What is purple prose? Well, I could expound upon the intricacies of the particulars through a contextualised example, but there is the impending prospect that you, the receiving party, will be lost in the entangled forest of literature.
Now, if you you somehow managed to get through that last sentence and you're now thinking to yourself; "well, that was needlessly wordy", then congratulations, you know what purple prose is, even if you didn't know how to describe it before. And you may have gathered that purple prose is no good thing, even if you can't quite pin down what it is.
Purple prose in creative writing is what Mariah Carey does when she decides to sing entire scales in the middle of a tune, or when a dish is swamped with flavourings to the point that it ruins what would be a perfectly good meal. Purple prose is the use of writing so ornate and ostentatious that, rather than enhancing the narrative, detracts from it and draws attention to itself instead.
Now, is this saying that you should aim to never put any kind of decorative language into your work? Absolutely not: like the two examples above, everyone still admires a good singing voice or a careful sprinkling of herbs and spices, just as your fiction will benefit from the occasional flourish. But that's just the thing: the line between clever and colourful writing and flowery melodrama is fine, and not everybody agrees which is which. So let's look at three ways of saying the same thing with varying degrees of purple-ness:
SIMPLE: He stood up.
INTERESTING: He launched from the chair as though electocuted.
PURPLE: He propelled himself out of the old rocking chair so fast it groaned across the wooden floorboards, and a lightheadedness descended over him from rising so quickly.
"Simple" is your non-branded, straight-shooter "here's what's happening" narrative. This is great: it bascially says "Here is a guy standing up. That's all. Lets move on with the story." Assuming this a mundane action in the grand scheme of your story, this is ideal: just throw your reader a quick action thumbnail and move on.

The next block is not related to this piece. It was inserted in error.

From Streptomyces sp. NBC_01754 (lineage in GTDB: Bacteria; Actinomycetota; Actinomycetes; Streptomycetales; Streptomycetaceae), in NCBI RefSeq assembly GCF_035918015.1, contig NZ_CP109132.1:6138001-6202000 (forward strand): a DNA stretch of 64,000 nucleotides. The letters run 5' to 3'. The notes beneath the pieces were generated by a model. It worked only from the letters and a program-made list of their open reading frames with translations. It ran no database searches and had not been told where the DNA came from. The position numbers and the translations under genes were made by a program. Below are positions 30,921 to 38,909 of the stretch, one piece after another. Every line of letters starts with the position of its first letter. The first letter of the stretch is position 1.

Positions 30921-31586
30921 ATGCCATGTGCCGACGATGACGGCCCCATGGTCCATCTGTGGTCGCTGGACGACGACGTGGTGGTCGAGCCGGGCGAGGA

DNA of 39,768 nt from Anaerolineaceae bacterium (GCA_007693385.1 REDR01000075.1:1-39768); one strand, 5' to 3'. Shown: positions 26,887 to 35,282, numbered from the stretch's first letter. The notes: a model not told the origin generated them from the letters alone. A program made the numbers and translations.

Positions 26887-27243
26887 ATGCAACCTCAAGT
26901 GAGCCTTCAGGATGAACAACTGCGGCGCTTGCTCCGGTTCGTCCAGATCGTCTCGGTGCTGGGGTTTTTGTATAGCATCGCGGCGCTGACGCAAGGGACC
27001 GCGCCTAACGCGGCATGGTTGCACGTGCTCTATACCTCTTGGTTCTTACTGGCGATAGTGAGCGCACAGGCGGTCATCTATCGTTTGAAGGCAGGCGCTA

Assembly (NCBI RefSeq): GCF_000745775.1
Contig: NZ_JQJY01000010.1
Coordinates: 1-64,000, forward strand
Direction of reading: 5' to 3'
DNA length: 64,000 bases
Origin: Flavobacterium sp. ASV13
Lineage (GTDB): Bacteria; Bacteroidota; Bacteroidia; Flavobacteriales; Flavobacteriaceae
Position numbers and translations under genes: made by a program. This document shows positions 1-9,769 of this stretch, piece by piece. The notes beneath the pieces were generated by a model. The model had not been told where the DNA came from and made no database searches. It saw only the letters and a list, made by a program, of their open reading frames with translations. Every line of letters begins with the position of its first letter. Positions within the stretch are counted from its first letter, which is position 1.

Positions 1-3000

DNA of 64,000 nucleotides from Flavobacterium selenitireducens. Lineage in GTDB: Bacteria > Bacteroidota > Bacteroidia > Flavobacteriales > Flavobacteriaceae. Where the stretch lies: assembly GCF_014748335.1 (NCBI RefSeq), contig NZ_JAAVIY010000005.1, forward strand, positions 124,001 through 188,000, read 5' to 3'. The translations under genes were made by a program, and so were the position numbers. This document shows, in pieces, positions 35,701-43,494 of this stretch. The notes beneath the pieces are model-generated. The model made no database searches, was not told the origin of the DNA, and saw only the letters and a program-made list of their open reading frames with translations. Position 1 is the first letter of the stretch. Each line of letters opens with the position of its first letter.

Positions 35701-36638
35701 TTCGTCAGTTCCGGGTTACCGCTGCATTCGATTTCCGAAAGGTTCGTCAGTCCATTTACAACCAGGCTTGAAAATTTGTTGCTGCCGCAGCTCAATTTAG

Now, the "Interesting" one. This is also great, depending on the context. Because here, we're seeing some energy inserted into the scene, some semblance of 'how' things are done, not just 'what'. Now, if it matters that your character (let's call him Kenneth) sat up so quickly that he seemed as though he was electrocuted, then go for it. Perhaps Kenneth has spotted his trusted confidant on TV betraying him before his eyes, or perhaps someone has told Kenneth that someone had once died while sitting in that chair. As long as there is a justifiable reason to give to readers, to say to them "Hey, how this is done is worth knowing," then you're good to go. If there's nothing special about Kenneth's reason for standing up, then stick with the "Simple" route.
"Purple" is far too frivolous for it's own good. It nearly cancels itself out with all of the information it dumps onto the poor reader. Now, if you're thinking to yourself "Hold on, PJ! I quite liked that sentence!", well, you have to put it all in context. You have to look at what you write - really look at it - and think "Is this information necessary?" In what context would the reader need to know the chair Kenneth 'propelled' himself from was a rocking chair? Or that is it old? Why do we need to know that floorboards are wooden?
And it doesn't just apply to descriptions, but actions, too. So this chair screeches across the floor, does it? And poor Kenneth ends up feeling lightheaded from standing up too fast, eh? So what? If it doesn't matter to the story, then cut it. If you have reasons, then by all means go for it: perhaps you are foreshadowing Kenneth's chronic iron-deficiency that comes into play later in the story. In which case, well played. Otherwise, you have this minor action bloated into this mini-action scene that is ultimately meaningless. A pocket-size Michael Bay movie. With rocking chairs and headaches.
And that's the main problem: when you stuff so much of your novel with purple prose of frivolous over-description or actions that go nowhere, then nothing is special. The scenes and moments that truly matter will be drowned out in all of the white noise going on around it. Either that, or you will have to outdo yourself to the point that you will be reaching for the darkest depths of a thesaurus to describe that sweeping sunrise or that scrappy fight between the two anti-heroes, which will elevate it to something approaching parody or pantomime. Toning down the points that don't matter makes the high points easier to stand out.
And isn't that what we're here for, after all? To tell a story? Nobody picks up a book to watch the author perform vocabulary gymnastics, and whenever we as authors do indulge in purple prose the reader finds herself stumbling, her immersion in the world we've created faltering because she has to navigate through the purple prose.
So if Kenneth is going to get out of his chair, tell her that.